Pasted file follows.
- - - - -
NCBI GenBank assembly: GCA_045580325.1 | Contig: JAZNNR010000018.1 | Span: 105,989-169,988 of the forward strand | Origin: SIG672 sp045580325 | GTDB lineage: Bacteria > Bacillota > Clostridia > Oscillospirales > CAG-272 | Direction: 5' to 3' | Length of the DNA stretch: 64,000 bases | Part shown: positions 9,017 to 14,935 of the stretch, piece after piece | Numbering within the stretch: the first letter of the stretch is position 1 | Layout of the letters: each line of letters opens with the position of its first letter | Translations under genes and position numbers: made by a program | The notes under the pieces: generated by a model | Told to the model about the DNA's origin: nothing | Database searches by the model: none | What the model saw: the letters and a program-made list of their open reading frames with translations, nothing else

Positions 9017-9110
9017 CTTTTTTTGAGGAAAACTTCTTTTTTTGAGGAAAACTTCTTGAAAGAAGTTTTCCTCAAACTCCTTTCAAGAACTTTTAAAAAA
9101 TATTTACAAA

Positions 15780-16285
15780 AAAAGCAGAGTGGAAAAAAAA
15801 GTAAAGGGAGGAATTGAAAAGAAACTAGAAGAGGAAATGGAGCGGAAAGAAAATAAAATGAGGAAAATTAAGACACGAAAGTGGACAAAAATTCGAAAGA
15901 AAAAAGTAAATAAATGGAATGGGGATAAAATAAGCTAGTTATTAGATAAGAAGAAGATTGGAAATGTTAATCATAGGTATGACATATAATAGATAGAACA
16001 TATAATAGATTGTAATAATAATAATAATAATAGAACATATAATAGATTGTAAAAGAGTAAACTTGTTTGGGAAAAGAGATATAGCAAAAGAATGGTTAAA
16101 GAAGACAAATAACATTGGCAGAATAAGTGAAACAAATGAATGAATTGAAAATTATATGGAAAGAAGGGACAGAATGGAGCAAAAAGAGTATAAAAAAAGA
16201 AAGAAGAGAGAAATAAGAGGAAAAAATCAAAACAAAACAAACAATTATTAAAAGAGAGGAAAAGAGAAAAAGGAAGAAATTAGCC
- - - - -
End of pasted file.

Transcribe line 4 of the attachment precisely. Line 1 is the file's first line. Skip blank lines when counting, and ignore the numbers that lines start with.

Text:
9101 TATTTACAAA